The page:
According to Francois Fouche, research fellow at GIBS Centre for African Management and Markets, the biggest mistake we make is to judge policies, programs and budgets, especially budgets, by their intentions rather than results.

He scored the budget on four categories. Eight out of ten for fiddling along the edges and not addressing core issues, eight out of ten for political alignment, four out of ten for fiscal responsibility and two out of ten for business friendliness.

“There is nothing that I can see from an industry perspective that will make it easier to do business or that will remove the stumbling blocks. We need to grow out of our debt problem,” he said.

Keith Engel, CEO of SAIT, said National Treasury seems to be the only department that has been consistently trying to be pro-growth.  The other departments distrust business and wants more and more regulation.


SA needs to push hard on structural reforms given the enormity of the problems we are facing, said Phumlani Majozi, macroeconomic advisor. “We need to deal with the labour market as well. That is something the ANC government is reluctant to touch because the labour unions push hard against that.”

Abedian added that four ministers over the last 25 years have been talking about “value for money”. In the language of economics that relates to the efficiency of public sector operations.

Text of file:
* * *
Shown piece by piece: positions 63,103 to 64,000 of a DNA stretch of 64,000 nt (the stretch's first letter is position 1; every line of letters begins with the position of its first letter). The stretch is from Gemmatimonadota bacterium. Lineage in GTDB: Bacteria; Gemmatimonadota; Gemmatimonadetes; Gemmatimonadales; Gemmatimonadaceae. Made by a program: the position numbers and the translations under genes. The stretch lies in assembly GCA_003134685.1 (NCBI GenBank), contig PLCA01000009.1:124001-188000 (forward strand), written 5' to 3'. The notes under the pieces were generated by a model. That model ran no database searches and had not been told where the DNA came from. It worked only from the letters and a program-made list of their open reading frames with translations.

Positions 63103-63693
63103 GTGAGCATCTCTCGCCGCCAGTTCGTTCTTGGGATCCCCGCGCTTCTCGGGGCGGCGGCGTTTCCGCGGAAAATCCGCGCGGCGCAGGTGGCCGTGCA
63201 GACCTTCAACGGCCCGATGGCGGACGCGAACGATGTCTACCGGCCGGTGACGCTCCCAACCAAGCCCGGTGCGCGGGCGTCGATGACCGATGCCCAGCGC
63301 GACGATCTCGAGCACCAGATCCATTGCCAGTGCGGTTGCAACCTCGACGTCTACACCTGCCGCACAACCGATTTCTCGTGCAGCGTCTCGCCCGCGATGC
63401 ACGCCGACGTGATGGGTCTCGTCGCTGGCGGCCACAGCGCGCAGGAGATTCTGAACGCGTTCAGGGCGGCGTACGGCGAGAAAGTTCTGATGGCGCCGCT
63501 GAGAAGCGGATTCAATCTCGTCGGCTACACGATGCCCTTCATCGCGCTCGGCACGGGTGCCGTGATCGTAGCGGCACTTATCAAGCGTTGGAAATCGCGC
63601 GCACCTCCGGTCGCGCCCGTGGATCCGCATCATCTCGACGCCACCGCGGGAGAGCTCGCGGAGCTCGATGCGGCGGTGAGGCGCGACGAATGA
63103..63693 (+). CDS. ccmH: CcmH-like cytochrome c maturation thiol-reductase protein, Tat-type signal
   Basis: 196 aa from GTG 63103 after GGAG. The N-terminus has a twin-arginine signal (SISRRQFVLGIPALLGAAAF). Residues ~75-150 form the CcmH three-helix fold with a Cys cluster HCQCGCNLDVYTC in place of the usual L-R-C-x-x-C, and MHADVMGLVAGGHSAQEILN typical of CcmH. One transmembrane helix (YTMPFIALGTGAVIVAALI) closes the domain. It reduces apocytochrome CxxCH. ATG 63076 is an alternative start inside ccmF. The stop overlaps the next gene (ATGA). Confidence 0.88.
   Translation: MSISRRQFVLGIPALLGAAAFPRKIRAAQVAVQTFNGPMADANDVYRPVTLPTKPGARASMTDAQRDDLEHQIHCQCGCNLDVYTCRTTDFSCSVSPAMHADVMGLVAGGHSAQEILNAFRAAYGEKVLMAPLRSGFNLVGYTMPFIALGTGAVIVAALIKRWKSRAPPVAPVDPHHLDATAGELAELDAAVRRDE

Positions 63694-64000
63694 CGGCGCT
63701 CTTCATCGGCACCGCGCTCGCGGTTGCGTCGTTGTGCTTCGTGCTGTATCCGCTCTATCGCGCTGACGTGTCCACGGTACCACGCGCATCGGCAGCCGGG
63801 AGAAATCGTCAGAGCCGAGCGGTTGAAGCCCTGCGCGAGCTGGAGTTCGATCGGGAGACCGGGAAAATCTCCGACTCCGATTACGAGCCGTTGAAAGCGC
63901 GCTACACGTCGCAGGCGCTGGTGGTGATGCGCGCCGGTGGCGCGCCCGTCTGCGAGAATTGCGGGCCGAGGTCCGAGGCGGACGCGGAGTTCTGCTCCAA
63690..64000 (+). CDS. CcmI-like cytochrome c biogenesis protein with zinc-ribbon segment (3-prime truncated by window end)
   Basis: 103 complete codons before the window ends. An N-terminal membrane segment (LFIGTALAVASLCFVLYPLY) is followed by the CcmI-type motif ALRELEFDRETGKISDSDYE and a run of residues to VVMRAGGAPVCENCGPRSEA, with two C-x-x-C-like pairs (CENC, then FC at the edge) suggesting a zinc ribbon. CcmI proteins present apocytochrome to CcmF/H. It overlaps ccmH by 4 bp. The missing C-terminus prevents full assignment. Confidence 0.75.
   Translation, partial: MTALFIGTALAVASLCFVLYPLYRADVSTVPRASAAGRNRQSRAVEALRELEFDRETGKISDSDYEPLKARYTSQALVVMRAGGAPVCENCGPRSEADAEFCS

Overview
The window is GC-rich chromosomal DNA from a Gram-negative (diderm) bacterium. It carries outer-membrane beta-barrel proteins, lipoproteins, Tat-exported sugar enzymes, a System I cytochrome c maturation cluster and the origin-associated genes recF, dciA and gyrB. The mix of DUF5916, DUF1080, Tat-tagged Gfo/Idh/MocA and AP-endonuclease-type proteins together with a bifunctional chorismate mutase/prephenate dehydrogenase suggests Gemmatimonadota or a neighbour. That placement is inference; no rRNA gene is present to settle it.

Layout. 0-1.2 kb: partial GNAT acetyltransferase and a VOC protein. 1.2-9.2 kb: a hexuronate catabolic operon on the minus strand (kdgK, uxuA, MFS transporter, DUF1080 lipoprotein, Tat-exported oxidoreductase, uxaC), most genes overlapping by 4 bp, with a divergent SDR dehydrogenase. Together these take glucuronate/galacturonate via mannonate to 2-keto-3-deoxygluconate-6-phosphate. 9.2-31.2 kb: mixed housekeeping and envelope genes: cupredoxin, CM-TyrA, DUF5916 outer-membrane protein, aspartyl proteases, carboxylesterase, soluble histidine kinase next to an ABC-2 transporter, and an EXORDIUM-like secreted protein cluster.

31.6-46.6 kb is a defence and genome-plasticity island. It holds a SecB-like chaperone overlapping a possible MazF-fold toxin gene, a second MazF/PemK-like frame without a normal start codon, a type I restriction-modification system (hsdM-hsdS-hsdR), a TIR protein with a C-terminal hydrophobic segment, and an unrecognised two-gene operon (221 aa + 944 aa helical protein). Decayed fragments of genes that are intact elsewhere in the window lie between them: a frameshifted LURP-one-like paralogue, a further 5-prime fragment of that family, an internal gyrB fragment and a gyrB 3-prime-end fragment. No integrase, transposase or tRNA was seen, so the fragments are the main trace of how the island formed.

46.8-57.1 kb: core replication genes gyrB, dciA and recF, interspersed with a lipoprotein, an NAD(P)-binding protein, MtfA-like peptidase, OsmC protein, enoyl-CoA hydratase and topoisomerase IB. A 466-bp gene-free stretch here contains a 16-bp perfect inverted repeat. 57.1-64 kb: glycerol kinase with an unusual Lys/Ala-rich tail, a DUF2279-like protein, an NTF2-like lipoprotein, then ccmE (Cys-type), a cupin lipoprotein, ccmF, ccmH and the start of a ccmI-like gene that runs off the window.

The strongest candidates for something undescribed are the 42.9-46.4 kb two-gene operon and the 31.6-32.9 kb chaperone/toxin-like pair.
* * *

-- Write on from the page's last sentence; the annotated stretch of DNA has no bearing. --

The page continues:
The three problems with public servants is that SA has too many of them, we are paying more than we need to pay; and the ratio between administrators and servants is just wrong.

“We need to get rid of the unwanted, for example it is well known that Eskom has between 35% to 40% excess staff. That is costly and inefficient,” Abedian said.

Rossouw remarked on equity in the carbon tax system. The floating powerships provided by Karpowership SA that Minister of Mineral Resources and Energy Gwede Mantashe wants should be subject to the carbon tax since they will be big polluters.

“He is just too excited about these powerships, but they should get the same treatment (as the other big polluters). We cannot have pet hobbies of politicians and then exclude (them from paying tax).”



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When people compare our PIT and CIT to OECD ratios, I wish they would also point out that across OECD average there is one MASSIVE difference!!!

In SA, social welfare contributions is about 1%
Across OECD that is nearly 27% (bigger than PIT or CIT)

So when we compare our CIT proportion to OECD we should be comparing their CIT as % of 73 not 100!

as a country, if we are to venture into Basic Income Grant, we need a social welfare contribution from ALL workers including those that pay no PIT. (After all an injury to one unemployed comrade is an injury to all employed comrades) We have the perverse situation where most workers pay no PIT but cheer for a BIG that must be funded from PIT and CIT while not increasing VAT… :/ does not compute

If we want to benchmark whether our PIT and CIT proportions are high or not, we should be comparing to Australia that also has no social welfare revenue source.

Our CIT is actually low

End of comments.